Wired has published a list, called 100 things your kids may never know about, which includes many going-going-gone technological experiences that old farts like me can relate to, but that young-uns will probably have to live without.
All this technological stuff is nostalgic, but ultimately, it’s really kind of trivial. For a real challenge, try explaining to a teenager: “having to get someone’s permission to be able to say something to the world.”
When you’ve grown up with the web and blogs, and MySpace and YouTube, and Bebo and Twitter, and Facebook and Flickr as part of the way you communicate, it can be pretty hard to conceive of having go through publishers and broadcasters, or needing to be licensed, or having to wait your turn for the mike, in order to have your voice heard beyond letters and phone calls and earshot.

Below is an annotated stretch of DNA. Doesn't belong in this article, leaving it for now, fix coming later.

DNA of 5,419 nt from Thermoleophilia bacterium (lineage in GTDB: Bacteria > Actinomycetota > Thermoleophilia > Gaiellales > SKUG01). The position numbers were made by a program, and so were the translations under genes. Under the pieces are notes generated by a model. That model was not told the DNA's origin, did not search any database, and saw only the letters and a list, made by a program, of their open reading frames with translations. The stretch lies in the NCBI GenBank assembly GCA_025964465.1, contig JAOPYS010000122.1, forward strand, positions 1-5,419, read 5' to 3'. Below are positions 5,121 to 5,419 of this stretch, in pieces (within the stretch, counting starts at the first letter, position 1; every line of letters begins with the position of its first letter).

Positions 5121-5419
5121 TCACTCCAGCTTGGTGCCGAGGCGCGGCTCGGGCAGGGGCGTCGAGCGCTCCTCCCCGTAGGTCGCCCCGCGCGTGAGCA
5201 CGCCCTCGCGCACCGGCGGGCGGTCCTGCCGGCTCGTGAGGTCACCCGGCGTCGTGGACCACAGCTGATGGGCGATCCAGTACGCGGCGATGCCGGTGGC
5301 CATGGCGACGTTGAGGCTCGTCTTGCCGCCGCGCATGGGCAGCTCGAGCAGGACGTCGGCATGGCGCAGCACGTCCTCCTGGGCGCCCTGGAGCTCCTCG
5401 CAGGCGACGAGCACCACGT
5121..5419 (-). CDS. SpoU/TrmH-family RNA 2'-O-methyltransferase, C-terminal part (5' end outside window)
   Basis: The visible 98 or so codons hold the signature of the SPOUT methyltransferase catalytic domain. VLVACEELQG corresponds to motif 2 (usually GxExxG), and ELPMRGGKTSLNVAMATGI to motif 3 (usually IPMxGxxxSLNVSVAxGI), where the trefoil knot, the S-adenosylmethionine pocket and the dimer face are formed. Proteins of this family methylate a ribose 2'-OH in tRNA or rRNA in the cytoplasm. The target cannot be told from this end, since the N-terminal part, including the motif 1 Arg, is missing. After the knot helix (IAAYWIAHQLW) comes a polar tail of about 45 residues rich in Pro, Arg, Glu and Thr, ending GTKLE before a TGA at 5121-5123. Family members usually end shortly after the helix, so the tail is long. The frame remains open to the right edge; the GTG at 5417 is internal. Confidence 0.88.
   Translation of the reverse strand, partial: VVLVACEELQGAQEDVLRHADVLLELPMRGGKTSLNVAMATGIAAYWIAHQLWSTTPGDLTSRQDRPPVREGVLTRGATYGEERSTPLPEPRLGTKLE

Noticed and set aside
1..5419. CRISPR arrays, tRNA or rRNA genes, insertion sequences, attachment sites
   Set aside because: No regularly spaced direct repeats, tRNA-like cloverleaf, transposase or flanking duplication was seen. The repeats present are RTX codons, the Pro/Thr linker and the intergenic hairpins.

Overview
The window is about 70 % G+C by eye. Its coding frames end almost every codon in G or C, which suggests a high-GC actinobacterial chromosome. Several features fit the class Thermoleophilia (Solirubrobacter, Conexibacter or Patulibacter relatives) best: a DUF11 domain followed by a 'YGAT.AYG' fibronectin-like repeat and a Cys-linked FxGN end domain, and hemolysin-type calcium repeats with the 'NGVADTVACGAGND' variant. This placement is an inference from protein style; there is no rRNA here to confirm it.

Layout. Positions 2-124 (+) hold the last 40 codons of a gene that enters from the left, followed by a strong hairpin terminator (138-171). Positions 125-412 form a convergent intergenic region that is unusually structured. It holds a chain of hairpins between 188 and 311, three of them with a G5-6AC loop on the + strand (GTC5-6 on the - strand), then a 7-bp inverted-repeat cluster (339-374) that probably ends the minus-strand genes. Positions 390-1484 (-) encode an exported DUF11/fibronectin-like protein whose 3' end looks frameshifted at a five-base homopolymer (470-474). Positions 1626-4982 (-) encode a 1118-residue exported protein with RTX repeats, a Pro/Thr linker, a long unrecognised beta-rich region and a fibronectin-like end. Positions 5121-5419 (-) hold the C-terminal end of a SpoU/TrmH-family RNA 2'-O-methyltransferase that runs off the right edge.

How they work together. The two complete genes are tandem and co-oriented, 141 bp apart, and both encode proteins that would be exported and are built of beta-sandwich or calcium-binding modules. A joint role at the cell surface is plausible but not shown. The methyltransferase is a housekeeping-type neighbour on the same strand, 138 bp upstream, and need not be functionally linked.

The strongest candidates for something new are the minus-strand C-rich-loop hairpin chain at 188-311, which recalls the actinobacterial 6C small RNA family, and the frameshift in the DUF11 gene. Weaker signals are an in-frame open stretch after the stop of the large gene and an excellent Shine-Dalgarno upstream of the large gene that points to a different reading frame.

I find it disappointing that Wired, of all magazines, is obsessing over the progressive changes to the speed of modems and the size of disks, rather than the profound changes in social relations that connected computers have brought.
Maybe some grown-ups just can’t conceive of not needing permission to speak to the world.
(Thanks to Matt Locke for pointing this generational difference out.)